December 9, 2007

Living in Hope of Salvation

Cardinal George's Schedule

  1. Dec. 9: 9:30 a.m., Sunday Mass, St. Edmund, Oak Park
  2. Dec. 10: Catholic University of America Board Meeting, Washington, D.C.
  3. Dec. 11: Catholic University of America Board Meeting, Washington, D.C.; Papal Foundation Board of Trustees Meeting, Washington, D.C.
  4. Dec. 13: noon, Luncheon with Senior Priests, House of the White Eagle, Niles; 5 p.m., Lumen Cordium Society Christmas Reception, Residence
  5. Dec. 14: 7:30 p.m., “A Cathedral Christmas,” Holy Name Cathedral
  6. Dec. 15: 9:30 a.m., Meeting with “Together in God’s Service” Program, Old St. Mary’s Parish
  7. Dec. 16: 10:30 a.m., Sunday Mass, Malankara Catholic Mission, Evanston; 4 p.m., Advent Vespers-Holy Name Cathedral
  8. Dec. 17: 1 p.m., Administrative Council Meeting, Pastoral Center; 5 p.m., Big Shoulders Fund Christmas Reception, Residence
  9. Dec. 18: noon, Presbyteral Council Executive Committee Meeting, Pastoral Center
  10. Dec. 22: 11 a.m., Mass on the 90th Anniversary of the Death of St. Frances Cabrini, Shrine of Our Lady of Pompeii; 5 p.m., Simbang Gabi Mass, St. Paul the Apostle, Gurnee
Cardinal's Crest

Cardinal's Appointments

November 30 , 2007

His Eminence, Francis Cardinal George announces the following appointments:


Rev. Andrzej Maslejak, S.Ch., to be the director of Holy Trinity Mission, North Noble, effective immediately.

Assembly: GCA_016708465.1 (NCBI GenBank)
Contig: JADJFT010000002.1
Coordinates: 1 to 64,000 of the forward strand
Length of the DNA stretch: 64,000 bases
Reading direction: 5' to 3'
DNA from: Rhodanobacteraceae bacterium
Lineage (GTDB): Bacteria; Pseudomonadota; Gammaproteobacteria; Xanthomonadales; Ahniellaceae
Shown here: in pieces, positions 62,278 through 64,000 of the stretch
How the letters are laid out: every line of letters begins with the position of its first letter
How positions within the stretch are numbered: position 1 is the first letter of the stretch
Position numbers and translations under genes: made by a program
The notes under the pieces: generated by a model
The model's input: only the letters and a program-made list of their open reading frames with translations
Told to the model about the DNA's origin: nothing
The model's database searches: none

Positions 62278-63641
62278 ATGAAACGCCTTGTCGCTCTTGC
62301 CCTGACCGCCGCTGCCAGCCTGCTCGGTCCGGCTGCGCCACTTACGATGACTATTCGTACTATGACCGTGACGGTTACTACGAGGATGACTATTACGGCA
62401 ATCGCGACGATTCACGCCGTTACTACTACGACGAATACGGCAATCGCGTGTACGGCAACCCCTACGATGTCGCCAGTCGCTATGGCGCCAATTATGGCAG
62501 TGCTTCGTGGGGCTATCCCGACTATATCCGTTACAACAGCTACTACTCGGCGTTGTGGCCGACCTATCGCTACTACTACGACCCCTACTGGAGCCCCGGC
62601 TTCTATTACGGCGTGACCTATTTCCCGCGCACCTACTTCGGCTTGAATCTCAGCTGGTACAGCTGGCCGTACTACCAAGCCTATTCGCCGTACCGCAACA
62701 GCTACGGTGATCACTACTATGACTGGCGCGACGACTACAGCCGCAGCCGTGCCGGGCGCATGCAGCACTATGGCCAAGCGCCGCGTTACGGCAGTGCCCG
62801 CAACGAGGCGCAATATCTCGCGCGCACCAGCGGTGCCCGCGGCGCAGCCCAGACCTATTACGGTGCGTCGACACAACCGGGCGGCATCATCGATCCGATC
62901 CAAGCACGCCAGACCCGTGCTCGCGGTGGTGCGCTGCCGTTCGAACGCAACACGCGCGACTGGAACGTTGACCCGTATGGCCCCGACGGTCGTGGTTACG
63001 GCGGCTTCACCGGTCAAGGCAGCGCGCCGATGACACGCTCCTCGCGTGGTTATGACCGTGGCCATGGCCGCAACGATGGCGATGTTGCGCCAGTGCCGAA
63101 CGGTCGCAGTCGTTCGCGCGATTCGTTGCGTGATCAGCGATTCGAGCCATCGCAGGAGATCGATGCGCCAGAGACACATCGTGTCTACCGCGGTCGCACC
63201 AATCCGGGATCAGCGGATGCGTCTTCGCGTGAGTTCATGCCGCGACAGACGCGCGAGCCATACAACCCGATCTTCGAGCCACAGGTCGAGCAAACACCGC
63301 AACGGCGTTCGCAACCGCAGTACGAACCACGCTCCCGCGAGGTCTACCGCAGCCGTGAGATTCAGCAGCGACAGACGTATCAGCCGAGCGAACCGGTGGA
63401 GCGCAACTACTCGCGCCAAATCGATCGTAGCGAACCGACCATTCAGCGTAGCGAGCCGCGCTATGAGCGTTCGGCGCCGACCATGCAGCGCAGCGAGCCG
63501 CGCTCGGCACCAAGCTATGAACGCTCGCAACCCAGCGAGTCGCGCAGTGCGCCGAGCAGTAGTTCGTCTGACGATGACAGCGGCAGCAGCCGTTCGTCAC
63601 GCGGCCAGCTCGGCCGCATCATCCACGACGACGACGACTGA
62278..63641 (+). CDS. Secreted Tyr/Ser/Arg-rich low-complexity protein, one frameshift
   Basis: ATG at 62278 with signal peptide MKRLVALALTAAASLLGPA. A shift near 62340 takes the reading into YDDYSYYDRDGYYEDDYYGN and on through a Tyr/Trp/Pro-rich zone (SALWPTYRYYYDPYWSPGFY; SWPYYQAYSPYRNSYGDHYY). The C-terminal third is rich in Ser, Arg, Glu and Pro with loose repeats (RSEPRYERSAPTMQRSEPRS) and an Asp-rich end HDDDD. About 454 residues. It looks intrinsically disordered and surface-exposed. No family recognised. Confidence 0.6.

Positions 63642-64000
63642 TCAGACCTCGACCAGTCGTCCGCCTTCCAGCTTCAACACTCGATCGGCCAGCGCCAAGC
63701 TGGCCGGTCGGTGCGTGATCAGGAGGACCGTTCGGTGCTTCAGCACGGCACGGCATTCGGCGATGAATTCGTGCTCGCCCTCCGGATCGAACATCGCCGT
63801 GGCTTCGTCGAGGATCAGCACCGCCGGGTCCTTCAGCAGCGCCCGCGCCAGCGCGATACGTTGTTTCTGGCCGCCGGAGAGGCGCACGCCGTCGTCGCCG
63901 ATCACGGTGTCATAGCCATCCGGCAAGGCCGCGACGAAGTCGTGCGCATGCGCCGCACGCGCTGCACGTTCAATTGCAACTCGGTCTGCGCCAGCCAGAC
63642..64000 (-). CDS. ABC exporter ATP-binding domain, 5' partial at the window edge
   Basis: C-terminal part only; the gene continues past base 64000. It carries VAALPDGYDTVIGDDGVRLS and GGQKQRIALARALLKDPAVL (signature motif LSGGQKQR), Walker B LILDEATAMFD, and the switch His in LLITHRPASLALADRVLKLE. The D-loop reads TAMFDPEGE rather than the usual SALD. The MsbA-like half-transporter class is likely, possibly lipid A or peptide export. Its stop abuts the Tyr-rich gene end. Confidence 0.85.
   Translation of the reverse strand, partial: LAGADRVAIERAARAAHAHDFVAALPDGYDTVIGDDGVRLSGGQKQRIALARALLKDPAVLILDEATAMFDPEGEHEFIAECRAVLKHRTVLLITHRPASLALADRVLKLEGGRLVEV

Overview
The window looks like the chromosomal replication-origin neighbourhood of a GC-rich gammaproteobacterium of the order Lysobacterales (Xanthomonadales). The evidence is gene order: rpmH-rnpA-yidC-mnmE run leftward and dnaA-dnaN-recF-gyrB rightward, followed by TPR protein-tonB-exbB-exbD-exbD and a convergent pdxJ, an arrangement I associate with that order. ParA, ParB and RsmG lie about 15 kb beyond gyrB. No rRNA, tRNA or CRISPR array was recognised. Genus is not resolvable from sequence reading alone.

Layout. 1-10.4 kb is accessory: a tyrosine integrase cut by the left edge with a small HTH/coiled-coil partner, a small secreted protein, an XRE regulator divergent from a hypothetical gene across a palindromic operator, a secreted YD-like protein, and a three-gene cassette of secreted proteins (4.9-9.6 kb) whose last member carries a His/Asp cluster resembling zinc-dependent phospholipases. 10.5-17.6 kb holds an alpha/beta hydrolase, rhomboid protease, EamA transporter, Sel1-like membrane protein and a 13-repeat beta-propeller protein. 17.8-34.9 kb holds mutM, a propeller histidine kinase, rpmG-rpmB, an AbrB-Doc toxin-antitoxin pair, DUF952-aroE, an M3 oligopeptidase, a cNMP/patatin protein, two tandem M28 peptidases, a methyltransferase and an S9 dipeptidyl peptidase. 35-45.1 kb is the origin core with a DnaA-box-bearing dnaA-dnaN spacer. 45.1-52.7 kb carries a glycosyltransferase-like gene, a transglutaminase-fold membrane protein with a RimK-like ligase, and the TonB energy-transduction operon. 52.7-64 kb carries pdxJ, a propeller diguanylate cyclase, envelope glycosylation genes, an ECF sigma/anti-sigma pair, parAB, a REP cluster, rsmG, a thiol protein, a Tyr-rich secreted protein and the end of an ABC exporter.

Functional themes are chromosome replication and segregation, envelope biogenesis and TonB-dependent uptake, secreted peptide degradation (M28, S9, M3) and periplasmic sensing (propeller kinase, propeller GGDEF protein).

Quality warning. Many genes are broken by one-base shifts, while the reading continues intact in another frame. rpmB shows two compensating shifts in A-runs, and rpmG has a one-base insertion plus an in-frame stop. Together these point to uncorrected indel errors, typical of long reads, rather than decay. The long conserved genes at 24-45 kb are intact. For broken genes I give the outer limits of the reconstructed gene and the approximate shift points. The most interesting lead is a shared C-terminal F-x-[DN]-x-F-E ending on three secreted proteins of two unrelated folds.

At the beginning of Advent, when the liturgy turns our attention to the coming of the Savior of the world, Pope Benedict XVI has published a letter on hope — “Spe Salvi” (on Christian hope).

We hope for many things, of course, but basically we place our hope in God, the pope says, because we have faith in God. What we hope God will do is give us the gift of eternal life.

Christian people would usually not take exception to this, but the Holy Father is aware that many Catholics and other Christians live in secularized cultures and struggle in their own souls with the questions their culture puts to them. He acknowledges that many people desire to extend their life here rather than hope for eternal life with God, which can seem unattractive and unimaginatively tedious to hearts untouched by love for God. The pope notes as well that some consider Christian hope to be individualistic, allowing people to escape from shared concern for this present world.

In contrast with Christian hope, modern hope has faith in human progress, which means using reason to achieve perfect freedom here for oneself and others. Pope Benedict reminds us, however, that it is the false utopian dreams of our age that have caused human beings untold suffering.

As Savior of the world, Jesus did not intend to have his followers abandon the world but to transform it and bring it with them into eternal union with him. Christmas brings the promise of peace on earth and not only peace in heaven. The condition of peace is union with Christ, who brings us into loving union with all whom he loves.